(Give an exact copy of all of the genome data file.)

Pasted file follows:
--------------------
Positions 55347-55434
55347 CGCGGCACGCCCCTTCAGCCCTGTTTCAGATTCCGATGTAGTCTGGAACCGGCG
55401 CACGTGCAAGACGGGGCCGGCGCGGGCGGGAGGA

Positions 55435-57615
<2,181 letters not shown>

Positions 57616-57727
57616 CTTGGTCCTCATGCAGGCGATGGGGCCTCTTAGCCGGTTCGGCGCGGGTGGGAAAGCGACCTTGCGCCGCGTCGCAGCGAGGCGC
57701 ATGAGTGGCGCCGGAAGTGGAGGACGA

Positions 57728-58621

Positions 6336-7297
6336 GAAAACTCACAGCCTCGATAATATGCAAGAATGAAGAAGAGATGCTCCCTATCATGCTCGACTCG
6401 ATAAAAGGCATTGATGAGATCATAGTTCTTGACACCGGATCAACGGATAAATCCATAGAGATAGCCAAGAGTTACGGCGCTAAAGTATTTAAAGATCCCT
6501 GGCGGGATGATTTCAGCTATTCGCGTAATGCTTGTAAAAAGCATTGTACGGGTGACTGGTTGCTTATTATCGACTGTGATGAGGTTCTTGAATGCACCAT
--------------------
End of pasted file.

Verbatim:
Positions 55347-55434
55347 CGCGGCACGCCCCTTCAGCCCTGTTTCAGATTCCGATGTAGTCTGGAACCGGCG
55401 CACGTGCAAGACGGGGCCGGCGCGGGCGGGAGGA

Positions 55435-57615
<2,181 letters not shown>

Positions 57616-57727
57616 CTTGGTCCTCATGCAGGCGATGGGGCCTCTTAGCCGGTTCGGCGCGGGTGGGAAAGCGACCTTGCGCCGCGTCGCAGCGAGGCGC
57701 ATGAGTGGCGCCGGAAGTGGAGGACGA

Positions 57728-58621

Positions 6336-7297
6336 GAAAACTCACAGCCTCGATAATATGCAAGAATGAAGAAGAGATGCTCCCTATCATGCTCGACTCG
6401 ATAAAAGGCATTGATGAGATCATAGTTCTTGACACCGGATCAACGGATAAATCCATAGAGATAGCCAAGAGTTACGGCGCTAAAGTATTTAAAGATCCCT
6501 GGCGGGATGATTTCAGCTATTCGCGTAATGCTTGTAAAAAGCATTGTACGGGTGACTGGTTGCTTATTATCGACTGTGATGAGGTTCTTGAATGCACCAT